Stephanie Frampton is a classicist, comparatist, and historian of media in antiquity. Her work explores the intersections of material and literary culture in the ancient Mediterranean and the classical tradition, focusing on the histories of books, reading, writing, and scholarly practice. She has published on a wide range of topics in this area, from graffiti in the city of Herculaneum to the history of studium from antiquity to the Renaissance, and on Roman authors including Cicero and Ovid.
Prof. Frampton joined the MIT faculty in Fall 2012, having taught previously in the Classics at the College of the Holy Cross and at Harvard University. She has received numerous awards, including fellowships from the American Academy in Rome, the Andrew Mellon Foundation and the Rare Books School of the University of Virginia, the Loeb Classical Library Foundation, and the University of Cincinnati. She is always interested in talking with students about their interests in literature, history, languages, and writing, and welcomes them to stop by her office anytime.
She is currently the president of the Mellon Society of Fellows in Critical Bibliography at the Rare Book School, University of Virginia.
Latin literature and material culture; Ancient media and book history; Comparative approaches to classical literature
Empire of Letters: Writing in Roman Literature and Thought, from Lucretius to Ovid. Oxford University Press (November 2018).
Peer-Reviewed Articles and Chapters
“What to do with Books in the De Finibus,” TAPA 146.1, Spring 2016
“Kings of the Stone Age, or How to Read an Ancient Inscription,” Butler ed. Deep Classics, Bloomsbury 2016. Reviewed: The Classical Review, BMCR, Classics for All
“Ovid’s Two Body Problem,” Loar, Murrary, and Rebeggiani eds. The Cultural History of Augustan Rome: Texts, Monuments and Topography. Cambridge University Press, forthcoming.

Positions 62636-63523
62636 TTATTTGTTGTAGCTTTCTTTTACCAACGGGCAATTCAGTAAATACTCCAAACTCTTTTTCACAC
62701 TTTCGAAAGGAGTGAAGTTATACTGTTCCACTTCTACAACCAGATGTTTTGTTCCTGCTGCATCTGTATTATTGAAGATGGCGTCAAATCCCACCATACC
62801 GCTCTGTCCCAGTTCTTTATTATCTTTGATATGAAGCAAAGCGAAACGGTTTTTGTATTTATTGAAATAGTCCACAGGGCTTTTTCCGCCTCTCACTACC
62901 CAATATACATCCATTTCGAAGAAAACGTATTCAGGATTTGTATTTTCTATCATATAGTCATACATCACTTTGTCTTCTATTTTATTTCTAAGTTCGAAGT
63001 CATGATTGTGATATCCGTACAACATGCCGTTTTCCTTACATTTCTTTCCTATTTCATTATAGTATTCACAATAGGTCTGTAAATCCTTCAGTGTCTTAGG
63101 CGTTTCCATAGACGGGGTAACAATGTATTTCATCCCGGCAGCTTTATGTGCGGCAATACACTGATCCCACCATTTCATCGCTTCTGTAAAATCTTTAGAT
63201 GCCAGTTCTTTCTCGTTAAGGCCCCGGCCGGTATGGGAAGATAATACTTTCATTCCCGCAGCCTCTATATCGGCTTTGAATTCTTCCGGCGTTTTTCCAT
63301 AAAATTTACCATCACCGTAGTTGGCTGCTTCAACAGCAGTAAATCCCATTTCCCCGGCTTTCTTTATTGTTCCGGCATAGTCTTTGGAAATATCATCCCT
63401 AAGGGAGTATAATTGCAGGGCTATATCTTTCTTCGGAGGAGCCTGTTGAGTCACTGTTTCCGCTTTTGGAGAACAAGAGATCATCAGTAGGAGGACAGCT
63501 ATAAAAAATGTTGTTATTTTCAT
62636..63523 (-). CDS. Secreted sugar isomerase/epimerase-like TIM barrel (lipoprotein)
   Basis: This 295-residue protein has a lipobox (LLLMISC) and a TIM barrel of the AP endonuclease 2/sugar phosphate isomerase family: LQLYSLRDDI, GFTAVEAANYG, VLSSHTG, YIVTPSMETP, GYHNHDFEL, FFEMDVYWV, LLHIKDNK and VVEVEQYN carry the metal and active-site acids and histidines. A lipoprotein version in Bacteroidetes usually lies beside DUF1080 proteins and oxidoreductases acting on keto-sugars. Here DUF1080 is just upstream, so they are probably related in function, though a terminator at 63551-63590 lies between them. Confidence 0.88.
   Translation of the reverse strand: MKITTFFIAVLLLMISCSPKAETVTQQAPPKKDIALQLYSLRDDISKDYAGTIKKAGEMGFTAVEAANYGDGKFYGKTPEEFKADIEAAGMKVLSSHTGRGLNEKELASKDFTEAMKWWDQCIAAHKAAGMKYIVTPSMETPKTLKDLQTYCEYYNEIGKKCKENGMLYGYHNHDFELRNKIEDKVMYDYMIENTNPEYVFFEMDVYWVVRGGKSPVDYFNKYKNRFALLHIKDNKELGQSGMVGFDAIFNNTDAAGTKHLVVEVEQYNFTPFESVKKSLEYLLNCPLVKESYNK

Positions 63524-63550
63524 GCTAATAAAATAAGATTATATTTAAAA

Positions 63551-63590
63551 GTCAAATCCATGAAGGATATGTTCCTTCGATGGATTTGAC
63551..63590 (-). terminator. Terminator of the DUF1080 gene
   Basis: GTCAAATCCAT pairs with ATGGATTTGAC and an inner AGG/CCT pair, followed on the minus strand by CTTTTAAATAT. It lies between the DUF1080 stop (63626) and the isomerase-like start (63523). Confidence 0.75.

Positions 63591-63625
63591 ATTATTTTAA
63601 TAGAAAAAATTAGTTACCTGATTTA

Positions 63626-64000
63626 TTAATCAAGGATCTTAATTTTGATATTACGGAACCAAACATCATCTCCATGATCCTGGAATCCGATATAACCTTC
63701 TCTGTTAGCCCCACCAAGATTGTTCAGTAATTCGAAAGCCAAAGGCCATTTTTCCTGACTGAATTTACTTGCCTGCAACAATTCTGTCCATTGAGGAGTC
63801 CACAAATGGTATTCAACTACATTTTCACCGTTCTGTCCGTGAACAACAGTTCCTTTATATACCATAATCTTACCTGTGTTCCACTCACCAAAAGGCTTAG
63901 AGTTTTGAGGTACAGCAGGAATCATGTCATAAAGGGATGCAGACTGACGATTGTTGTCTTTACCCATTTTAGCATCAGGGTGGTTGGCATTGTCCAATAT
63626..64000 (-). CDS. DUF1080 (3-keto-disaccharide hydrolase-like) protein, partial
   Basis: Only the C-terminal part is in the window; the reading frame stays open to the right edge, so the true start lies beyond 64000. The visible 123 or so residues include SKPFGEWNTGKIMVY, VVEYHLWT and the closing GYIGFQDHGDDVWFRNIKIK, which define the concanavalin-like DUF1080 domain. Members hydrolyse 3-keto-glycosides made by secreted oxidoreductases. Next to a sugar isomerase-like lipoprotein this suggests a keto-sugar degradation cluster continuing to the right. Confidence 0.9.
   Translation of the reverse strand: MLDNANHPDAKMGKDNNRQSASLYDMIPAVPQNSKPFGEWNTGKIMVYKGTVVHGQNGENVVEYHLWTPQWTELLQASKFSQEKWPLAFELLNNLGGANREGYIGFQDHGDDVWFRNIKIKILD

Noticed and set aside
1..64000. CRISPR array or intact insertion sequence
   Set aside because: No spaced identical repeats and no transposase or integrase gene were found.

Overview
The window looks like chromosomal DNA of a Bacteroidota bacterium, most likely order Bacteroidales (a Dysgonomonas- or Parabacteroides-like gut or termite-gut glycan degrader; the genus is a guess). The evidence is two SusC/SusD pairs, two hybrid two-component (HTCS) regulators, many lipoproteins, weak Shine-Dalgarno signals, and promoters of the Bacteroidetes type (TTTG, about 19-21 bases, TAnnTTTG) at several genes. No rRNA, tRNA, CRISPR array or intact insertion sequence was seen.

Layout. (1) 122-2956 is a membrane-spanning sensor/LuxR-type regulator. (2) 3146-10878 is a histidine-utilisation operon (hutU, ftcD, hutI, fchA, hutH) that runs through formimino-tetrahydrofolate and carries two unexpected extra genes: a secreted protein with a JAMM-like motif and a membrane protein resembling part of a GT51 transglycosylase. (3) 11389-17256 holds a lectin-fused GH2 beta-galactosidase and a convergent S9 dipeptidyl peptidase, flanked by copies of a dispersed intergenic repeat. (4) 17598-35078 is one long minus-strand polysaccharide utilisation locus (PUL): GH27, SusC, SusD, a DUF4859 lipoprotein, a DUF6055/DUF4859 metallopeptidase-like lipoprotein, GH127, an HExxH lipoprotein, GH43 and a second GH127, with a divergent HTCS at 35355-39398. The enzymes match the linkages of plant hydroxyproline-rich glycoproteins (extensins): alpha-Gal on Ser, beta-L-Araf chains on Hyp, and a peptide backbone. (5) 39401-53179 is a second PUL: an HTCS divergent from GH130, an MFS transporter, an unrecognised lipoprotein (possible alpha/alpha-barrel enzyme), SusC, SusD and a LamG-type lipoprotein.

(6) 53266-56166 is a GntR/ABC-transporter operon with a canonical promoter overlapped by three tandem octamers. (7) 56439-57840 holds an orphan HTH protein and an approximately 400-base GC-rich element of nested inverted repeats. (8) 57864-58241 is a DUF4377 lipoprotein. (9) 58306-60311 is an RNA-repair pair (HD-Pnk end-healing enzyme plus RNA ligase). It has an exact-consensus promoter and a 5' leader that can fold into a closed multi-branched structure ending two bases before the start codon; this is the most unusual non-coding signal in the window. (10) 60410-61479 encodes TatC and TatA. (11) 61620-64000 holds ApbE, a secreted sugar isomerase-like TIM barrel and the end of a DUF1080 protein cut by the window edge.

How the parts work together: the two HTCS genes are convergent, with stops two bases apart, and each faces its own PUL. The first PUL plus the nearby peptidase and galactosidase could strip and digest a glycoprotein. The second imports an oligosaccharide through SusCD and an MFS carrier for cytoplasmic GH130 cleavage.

“Graffiti in the So-Called College of Augustales at Herculaneum (Insula VI 21, 24),” From Document to History: Epigraphic Insights into the Greco-Roman World: Proceedings of the Second North American Congress of Greek and Latin Epigraphy. Brill, forthcoming.
Review of George Houston, Inside Roman Libraries (Chapel Hill: University of North Carolina 2014), Classical World 109.4, Summer 2016.
Review of Shane Butler, Matter of the Page (Madison: University of Wisconsin 2011), BMCR, 24 November 2013.
“Alexandria in the Googleplex,” in Eidolon (https://eidolon.pub/alexandria-in-the-googleplex-or-the-pre-history-of-the-universal-library-cf6a2a5c3198), December 2017.
“Our Lossy Alphabet,” in Public Books (www.publicbooks.org/author/stephanie-ann-frampton/), October 2017.
“‘An Earnest Bending of the Mind’: From studium to studio,” in Benson-Miller ed. Studio Systems (exhibition catalogue), American Academy in Rome 2016.
21L.001 Foundations of Western Literature: Homer to Dante (Spring 2019)
21L.014 Introduction to Ancient and Medieval Studies (Fall 2018)
21L.609 Greek Readings (Spring 2019)
21L.610 Advanced Greek Readings (Spring 2019)
21L.613 Latin Readings (Fall 2018)
21L.613 Latin Readings (Spring 2019)
21L.614 Advanced Latin Readings (Spring 2019)
21L.614 Advanced Latin Readings (Fall 2018)
Subjects taught in recent years: